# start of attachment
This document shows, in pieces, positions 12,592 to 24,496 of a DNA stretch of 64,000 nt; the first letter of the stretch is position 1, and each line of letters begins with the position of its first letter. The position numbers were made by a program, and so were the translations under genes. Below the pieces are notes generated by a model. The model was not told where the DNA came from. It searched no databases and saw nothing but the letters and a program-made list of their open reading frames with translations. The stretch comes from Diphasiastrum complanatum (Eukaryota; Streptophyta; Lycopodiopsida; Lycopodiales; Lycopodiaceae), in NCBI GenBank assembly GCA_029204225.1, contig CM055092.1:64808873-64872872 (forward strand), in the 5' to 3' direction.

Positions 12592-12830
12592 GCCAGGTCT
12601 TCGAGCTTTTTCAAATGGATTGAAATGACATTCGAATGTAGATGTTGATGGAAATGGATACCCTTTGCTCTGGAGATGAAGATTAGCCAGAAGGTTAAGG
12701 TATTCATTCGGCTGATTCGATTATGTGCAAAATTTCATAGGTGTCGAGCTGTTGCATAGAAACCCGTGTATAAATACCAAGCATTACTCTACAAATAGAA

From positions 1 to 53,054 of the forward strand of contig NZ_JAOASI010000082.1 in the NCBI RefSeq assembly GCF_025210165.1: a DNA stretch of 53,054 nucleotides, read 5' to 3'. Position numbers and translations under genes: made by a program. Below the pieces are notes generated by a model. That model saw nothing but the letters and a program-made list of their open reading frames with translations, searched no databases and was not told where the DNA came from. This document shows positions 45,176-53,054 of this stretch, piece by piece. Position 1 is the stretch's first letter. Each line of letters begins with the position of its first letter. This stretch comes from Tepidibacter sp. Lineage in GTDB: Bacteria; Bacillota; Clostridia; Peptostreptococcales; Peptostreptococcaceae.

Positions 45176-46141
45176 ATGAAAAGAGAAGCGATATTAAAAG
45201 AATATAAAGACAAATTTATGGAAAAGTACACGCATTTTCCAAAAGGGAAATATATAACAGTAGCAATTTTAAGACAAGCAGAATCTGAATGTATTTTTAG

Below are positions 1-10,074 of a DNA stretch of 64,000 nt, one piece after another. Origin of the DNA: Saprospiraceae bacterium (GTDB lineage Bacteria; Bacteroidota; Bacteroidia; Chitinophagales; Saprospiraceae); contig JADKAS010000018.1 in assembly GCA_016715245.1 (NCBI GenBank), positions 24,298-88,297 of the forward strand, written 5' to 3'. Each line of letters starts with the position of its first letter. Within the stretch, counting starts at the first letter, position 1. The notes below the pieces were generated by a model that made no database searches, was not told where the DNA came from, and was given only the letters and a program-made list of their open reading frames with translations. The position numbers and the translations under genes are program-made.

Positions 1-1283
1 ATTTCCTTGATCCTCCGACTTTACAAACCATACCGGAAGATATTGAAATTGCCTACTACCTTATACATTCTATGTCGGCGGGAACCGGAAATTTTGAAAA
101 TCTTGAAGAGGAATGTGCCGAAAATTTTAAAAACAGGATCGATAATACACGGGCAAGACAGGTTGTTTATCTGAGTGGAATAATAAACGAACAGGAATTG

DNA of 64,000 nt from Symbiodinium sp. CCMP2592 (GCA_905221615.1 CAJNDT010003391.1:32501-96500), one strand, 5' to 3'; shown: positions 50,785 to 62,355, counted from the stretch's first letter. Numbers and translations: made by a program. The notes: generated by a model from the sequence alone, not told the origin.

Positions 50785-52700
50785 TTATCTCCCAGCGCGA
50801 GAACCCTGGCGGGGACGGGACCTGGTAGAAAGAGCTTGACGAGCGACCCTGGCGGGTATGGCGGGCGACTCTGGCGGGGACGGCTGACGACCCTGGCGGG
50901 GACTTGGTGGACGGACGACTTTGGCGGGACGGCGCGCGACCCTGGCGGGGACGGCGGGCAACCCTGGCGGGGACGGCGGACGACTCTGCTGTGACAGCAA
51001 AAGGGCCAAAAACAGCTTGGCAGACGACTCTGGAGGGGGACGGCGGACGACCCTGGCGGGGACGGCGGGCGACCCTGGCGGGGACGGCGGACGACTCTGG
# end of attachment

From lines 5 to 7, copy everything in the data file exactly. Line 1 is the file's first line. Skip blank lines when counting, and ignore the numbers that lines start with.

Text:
12701 TATTCATTCGGCTGATTCGATTATGTGCAAAATTTCATAGGTGTCGAGCTGTTGCATAGAAACCCGTGTATAAATACCAAGCATTACTCTACAAATAGAA

From positions 1 to 53,054 of the forward strand of contig NZ_JAOASI010000082.1 in the NCBI RefSeq assembly GCF_025210165.1: a DNA stretch of 53,054 nucleotides, read 5' to 3'. Position numbers and translations under genes: made by a program. Below the pieces are notes generated by a model. That model saw nothing but the letters and a program-made list of their open reading frames with translations, searched no databases and was not told where the DNA came from. This document shows positions 45,176-53,054 of this stretch, piece by piece. Position 1 is the stretch's first letter. Each line of letters begins with the position of its first letter. This stretch comes from Tepidibacter sp. Lineage in GTDB: Bacteria; Bacillota; Clostridia; Peptostreptococcales; Peptostreptococcaceae.

Positions 45176-46141